An interesting hypothesis might be that thermally stable, insoluble organic geopolymers (e.g., fossil melanin or N-heterocyclic polymers from protein and lipid/polysaccharide degradation and condensation) shield polypeptides from hydrolysis or other breakdown pathways and prevent them from leaching from the fossil. Indeed, amino acid residues can be found in tight association with such recalcitrant organics like kerogen (Mongenot et al., 2001; Riboulleau et al., 2003) or potentially in ancient eggshell (Crisp et al., 2013). However, even within closed systems, polypeptides fragment and only the more thermally stable amino acids tend to be detected (Crisp et al., 2013; Riboulleau et al., 2003); therefore it is unclear to us what thorough evidence exists that protein-derived material within such recalcitrant organics would persist as polypeptides, especially polypeptides long enough and with higher order folding preservation to elicit a genuine (i.e., specific) antibody response. Unless precautions are taken to expose such putative shielded polypeptides from an organic polymer matrix, which can involve treatments as extreme as thermochemolysis (Mongenot et al., 2001; Riboulleau et al., 2003), then how can antibody binding be interpreted other than cross reactivity to the surface of this matrix? Would such a treatment also degrade any polypeptides supposedly held within this organic matrix, and if so, how would one confirm their presence? Furthermore, in exposed, open systems such as bone (Saitta et al., 2019) and especially integument, how could an N-heterocyclic polymer and any putative protein-derived material within it be confidently attributed to endogenous biomolecules as opposed to microbes during decay or within the subsurface biome? If controversial evidence for Mesozoic keratin polypeptides were only to occur in the presence of, for example, fossil melanin, at what point would we suspend our belief in the presence of labile biomacromolecules alongside this fossil melanin and simply conclude the presence of fossil melanin on its own? While a negative feedback loop, whereby protein breakdown leads to the formation of a resilient, insoluble polymer that slows the breakdown of the remaining unaltered protein within it is an intriguing idea, one would have to demonstrate why such a process would occur in these fossils as opposed to hydrolytic fragmentation and loss of protein-derived material (e.g., as in collagen gelatinization [Pfretzschner, 2006]). With this in mind, we still would be somewhat skeptical of an explanation for supposed trace amounts of polypeptides, only detectable with highly sensitive and potentially low specificity methods, that depends on dramatic breakdown and condensation of the very substance claimed to be exceptionally preserved.

Currently, we posit that there is no unambiguous evidence for protein preservation (i.e., a sequence of amino acids bound together in a polypeptide chain) older than ~3.8 Ma (Demarchi et al., 2016). Fragmentary protein sequences with preferential loss of certain amino acids (e.g., hydrophilic or thermally unstable amino acids) would likely have lost quaternary and tertiary structure and would not be amenable for yielding a specific immunoreaction with an antibody. Furthermore, N-heterocyclic polymers, which may be derived in part from proteins, are so altered from their protein precursors that their presence and potential cross reactivity with antibodies do not provide evidence for preserved or stabilized proteins.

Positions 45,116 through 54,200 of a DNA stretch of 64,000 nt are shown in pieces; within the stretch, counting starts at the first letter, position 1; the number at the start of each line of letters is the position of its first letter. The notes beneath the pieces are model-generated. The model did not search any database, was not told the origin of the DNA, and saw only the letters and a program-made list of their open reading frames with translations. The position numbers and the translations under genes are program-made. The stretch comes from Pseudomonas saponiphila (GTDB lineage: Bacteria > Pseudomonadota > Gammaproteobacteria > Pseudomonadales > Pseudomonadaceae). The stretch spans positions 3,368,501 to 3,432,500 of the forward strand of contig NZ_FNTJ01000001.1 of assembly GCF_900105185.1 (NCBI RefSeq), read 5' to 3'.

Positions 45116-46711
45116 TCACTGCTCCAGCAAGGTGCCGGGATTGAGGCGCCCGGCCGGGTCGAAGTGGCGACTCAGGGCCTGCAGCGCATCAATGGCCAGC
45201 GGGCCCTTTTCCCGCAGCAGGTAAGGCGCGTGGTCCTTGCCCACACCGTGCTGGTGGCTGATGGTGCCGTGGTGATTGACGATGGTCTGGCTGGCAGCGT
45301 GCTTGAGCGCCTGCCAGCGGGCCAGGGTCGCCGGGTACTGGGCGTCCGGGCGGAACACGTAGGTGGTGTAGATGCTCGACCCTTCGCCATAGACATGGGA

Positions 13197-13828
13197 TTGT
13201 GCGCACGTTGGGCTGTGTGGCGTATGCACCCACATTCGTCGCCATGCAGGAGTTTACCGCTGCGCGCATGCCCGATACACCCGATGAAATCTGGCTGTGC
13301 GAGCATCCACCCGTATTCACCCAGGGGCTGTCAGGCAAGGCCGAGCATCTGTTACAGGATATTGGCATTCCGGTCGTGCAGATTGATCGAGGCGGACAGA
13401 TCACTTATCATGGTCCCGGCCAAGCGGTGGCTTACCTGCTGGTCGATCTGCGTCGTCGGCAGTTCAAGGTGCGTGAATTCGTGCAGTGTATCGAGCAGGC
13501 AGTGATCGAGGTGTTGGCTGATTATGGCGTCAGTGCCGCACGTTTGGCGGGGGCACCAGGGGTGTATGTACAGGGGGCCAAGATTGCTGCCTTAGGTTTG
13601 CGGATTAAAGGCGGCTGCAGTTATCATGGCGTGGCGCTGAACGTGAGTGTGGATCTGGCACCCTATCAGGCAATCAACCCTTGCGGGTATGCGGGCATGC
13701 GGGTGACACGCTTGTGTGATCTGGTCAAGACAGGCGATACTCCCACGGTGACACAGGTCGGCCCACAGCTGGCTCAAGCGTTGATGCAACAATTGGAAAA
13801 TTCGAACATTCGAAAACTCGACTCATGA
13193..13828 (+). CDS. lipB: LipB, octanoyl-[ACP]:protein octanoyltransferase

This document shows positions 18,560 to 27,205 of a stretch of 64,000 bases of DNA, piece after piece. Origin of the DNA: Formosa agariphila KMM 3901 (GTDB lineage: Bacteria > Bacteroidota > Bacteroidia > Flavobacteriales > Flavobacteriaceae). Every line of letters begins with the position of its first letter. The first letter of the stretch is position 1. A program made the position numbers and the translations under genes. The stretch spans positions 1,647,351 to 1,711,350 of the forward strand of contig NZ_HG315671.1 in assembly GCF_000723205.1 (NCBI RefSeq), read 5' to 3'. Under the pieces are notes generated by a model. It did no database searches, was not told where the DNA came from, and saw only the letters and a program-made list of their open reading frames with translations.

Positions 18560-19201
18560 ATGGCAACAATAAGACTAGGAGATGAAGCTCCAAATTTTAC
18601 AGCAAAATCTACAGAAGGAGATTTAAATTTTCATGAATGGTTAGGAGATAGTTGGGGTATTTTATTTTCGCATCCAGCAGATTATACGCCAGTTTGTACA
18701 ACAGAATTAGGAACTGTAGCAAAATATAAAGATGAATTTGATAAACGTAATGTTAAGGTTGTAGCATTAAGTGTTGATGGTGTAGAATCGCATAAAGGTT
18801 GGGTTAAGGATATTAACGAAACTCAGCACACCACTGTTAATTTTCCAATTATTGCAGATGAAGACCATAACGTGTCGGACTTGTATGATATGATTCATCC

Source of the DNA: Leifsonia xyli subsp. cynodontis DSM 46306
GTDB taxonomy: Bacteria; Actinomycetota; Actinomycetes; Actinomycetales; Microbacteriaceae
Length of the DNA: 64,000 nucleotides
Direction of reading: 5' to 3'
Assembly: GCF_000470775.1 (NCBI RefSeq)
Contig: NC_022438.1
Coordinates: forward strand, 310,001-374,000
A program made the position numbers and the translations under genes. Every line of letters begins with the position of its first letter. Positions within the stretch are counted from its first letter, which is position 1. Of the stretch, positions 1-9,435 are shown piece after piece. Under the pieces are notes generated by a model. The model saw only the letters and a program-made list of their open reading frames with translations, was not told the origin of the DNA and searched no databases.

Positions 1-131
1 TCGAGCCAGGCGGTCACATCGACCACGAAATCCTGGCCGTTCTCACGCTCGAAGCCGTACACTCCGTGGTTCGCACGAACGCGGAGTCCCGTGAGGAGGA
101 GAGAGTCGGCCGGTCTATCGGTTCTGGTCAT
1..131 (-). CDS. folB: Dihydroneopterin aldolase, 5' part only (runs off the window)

Scientific Epistemology in Relation to Molecular Fossils

When purported exceptionally preserved biomacromolecules become ever more difficult to detect with alternative analytical methods, we worry that the claim begins to take on the nature of Carl Sagan’s ‘invisible dragon’ (Sagan, 1995).

Contrary to the argument of Schweitzer et al. (2019), there is a difference between scientific replication and validation: “Saitta et al., did not attempt similar studies; thus they did not directly test the original hypothesis of preservation” (p. 7). Replication of a scientific protocol can support the idea that the steps of the protocol were carried out as intended. However, if the method itself is flawed in some circumstances (e.g., yielding false positives) or does not provide the proper evidence by which to evaluate a particular hypothesis, then replicating the method does nothing to further support the conclusion of a study. Instead, alternative methods can be used to provide independent lines of evidence in favor of (i.e., corroborating) or against (i.e., rejecting) a hypothesis; this is what was done by Saitta et al. (2018b) when re-examining Shuvuuia fibers as well as Saitta et al. (2019) when re-examining purported dinosaur bone collagen. For example, if immunochemistry is suspected to yield false positives for a sample, then simply repeating this method would be of limited use, if not uninformative. Furthermore, high sensitivity of a method can actually be an impediment when there is concern about a lack of specificity. If fossil feathers such as the fibers of Shuvuuia are suggested to preserve via keratin protein, then that might imply that the structure as a whole would be protein based rather than containing trace amounts of degraded peptides, and as such, it might not require highly sensitive analytical techniques to detect the corresponding chemical signatures; the fibers should have an obvious proteinaceous signature under a variety of methods if supposed keratin polypeptide preservation is producing the large-scale structure of the fossils.

The importance of validation, also referred to as triangulation, in addition to simple replication of scientific studies has recently come to the forefront. Munafò and Smith (2019) state: